Her first book There’s Something in the Water: Environmental Racism in Indigenous and Black Communities was released in April 2018 by Fernwood Publishing.

18 October.              10th Annual Douglas M. Johnston Lecture

                                   Climate Change, Sustainable Development and Human Rights   

Alan Boyle, University of Edinburgh, Edinburgh Scotland.

Alan Boyle specialises in Public International Law and practises occasionally in the International Court of Justice and other international tribunals, mainly in enviromental and law of the sea cases. Educated at Oxford University, he has also taught at the University of London; University of Texas Law School; William and Mary College Law School, Virginia; the University of Paris; and LUISS in Rome.

His talk will link his research interests in environmental law, the law of the sea and the settlement of international disputes with the human rights challenges emerging with climate change.

Co-sponsored with Dalhousie's Marine & Environmental Law Institute (MELAW)

25 October.                Film Screening: Angry Inuk and Skype Discussion with Director: Alethea Arnaquq-Baril  

Originally premiered at the Hot Docs Canadian International Documentary Festival, this documentary follows writer and director Alethea Arnaquq-Baril, along with Inuit seal hunt advocate and lawyer Aaju Peter, in their attempts to overturn the European Union Ban on Seal Products.

The Angry Inuk
delves into the economic and environmental issues consequences of this ban in the Canadian Arctic and focuses on challenging the negative connotations long associated with seal hunting. Join us to watch this courageous filmmaker and her team take a stance against animal rights activists and the European Union to reclaim what has been taken from the Inuit people.

In this award-winning NFB documentary, director Alethea Arnaquq-Baril joins a new tech-savvy generation of Inuit as they campaign to challenge long-established perceptions of seal hunting. Armed with social media and their own sense of humour and justice, this group is bringing its own voice into the conversation and presenting themselves to the world as a modern people in dire need of a sustainable economy.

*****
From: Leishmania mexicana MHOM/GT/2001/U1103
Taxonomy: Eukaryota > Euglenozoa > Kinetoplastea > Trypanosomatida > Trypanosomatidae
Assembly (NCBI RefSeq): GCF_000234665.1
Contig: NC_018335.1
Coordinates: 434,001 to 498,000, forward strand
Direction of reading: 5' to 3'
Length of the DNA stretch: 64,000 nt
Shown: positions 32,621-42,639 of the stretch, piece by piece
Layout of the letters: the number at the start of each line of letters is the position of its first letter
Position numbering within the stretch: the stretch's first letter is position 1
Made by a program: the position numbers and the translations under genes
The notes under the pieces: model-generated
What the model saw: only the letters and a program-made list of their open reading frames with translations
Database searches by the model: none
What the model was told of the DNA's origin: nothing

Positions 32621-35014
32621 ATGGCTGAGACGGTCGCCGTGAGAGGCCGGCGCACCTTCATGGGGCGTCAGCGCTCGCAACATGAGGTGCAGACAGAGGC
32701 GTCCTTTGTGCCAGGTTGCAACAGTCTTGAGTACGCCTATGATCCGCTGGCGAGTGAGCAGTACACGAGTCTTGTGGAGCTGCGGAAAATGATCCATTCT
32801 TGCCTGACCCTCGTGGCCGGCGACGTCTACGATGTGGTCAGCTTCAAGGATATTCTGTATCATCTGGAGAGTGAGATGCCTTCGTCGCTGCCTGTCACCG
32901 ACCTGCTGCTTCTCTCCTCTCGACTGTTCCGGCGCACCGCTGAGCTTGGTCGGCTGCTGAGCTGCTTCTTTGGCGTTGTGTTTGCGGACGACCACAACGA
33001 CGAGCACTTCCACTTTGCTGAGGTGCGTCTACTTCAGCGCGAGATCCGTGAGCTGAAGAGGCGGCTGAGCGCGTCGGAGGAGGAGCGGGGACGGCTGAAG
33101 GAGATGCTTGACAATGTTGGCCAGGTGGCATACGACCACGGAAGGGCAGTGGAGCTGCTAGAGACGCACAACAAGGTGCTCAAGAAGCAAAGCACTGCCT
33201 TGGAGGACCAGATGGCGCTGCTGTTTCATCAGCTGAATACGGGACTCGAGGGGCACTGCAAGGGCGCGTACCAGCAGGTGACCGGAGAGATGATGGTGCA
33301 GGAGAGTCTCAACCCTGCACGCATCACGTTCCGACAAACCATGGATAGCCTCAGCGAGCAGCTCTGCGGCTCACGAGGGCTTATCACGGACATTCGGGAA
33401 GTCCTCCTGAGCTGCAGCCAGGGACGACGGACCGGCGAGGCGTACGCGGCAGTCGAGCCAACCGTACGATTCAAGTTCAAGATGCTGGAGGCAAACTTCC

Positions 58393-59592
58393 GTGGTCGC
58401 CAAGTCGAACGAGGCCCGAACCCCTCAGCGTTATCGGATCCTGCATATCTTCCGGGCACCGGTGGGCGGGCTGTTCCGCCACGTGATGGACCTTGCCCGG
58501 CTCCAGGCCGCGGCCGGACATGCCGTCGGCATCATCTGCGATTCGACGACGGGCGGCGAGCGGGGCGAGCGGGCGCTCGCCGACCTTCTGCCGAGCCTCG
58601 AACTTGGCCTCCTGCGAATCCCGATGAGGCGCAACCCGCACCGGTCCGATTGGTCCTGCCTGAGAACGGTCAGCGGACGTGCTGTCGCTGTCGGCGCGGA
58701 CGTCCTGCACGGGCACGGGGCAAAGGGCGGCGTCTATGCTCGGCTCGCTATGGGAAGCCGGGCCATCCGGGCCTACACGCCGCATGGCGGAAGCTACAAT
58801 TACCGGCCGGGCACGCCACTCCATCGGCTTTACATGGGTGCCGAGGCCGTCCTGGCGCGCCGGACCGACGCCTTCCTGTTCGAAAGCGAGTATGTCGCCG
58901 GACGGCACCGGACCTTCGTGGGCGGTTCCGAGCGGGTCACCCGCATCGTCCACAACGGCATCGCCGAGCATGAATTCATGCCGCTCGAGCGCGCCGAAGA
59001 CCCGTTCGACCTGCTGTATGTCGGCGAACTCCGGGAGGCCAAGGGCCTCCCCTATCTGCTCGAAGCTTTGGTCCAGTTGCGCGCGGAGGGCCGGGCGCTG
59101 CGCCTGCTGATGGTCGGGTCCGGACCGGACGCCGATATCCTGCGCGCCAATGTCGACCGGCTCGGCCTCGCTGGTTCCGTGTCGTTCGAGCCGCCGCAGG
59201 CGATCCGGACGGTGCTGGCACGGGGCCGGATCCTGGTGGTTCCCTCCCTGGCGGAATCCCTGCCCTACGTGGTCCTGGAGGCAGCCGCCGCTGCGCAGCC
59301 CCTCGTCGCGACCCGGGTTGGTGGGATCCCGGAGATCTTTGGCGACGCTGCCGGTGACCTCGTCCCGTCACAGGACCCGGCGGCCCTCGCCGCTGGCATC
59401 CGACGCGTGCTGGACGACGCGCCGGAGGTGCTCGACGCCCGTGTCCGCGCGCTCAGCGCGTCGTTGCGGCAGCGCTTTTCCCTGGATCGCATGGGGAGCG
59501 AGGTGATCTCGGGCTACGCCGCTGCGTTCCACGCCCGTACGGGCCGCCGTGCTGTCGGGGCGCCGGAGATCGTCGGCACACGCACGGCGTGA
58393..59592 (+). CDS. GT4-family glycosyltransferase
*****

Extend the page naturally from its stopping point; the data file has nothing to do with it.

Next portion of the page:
Watch the trailer.

1 November.            The Wake of the Whale: Hunter Societies in the Carribean and North Atlantic

Russell Fielding, University of the South, Sewanee TN, USA.

Russell Fielding is an environmentalist and an assistant professor with the University of the South in Sewanee, Tennessee. A Fullbrilght scholar, he has been studying artisanal whaling traditions throughout the Atlantic since 2005, with field sites in the Faroe Islands, Newfoundland, and St. Vincent. 

Russell is also an accomplished environmental science writer and will discuss his forthcoming book The Wake of the Whale: Hunter Societies in the Caribbean and North Atlantic (Harvard University Press, 2018) focusing on the cultural traditions in whaling and how they impacdt current sustainability practices.  

8 November.            2018 RBC Sustainability Leadership Lecture

                                Just Sustainabilities in Policy, Planning and Practice

Julian Agyeman, Urban Policy and Planning, Tufts University, Medford MA, USA.

Julian Agyeman is the originator of the increasingly influential concept of just sustainabilities, the intentional integration of social justice and sustainability defined as the need to ensure a better quality of life for all, now, and into the future, in a just and equitable manner, whilst living within the limits of supporting ecosystems.

Trained in the UK, initially in Geography and Botany, Conservation Policy, and finally Urban Studies, Julian is better known today as a critical urban planning and environmental social science scholar. His combined science and social science background, together with extensive experience in local government, consulting, working for, and board-level advising of NGOs and community-based organizations, helps frame his perspectives, research and writing.

The focus of his research is the relationship between humans and the urban environment and how those relationships impact public polivy and planning processes, particularly in relationship to notions of justice and equity. In the 2018 RBC Sustainability Leadership Lecture, Julian will address the social science involved in shifting the public's understanding of sustainability, and how we can move forward in creating just and sustainable communities.

22 November.          Social Determinants of Health Among
                                   Indigenous Peoples

Debbie Martin, Health and Human Performance, Dalhousie University, Halifax NS.

Debbie Martin is a Tier II Canada Research Chair and professor of Indigenous Peoples Health and Well-Being in Dalhousie's School of Health and Human Performance. She has conducted extensive community-based research into factors influencing the rate of chronic disease among Canada's Indigenous peoples. Much of her research draws upon the Two-Eyed Seeing concept and she is widely recognized for her work identifying the historical, societal, and racial inequalities within Indigenous communities and our health-care system.

29 November.           ESS Student Showcase

Highlights from ESS students' Internships, Honours Theses, and social action projects.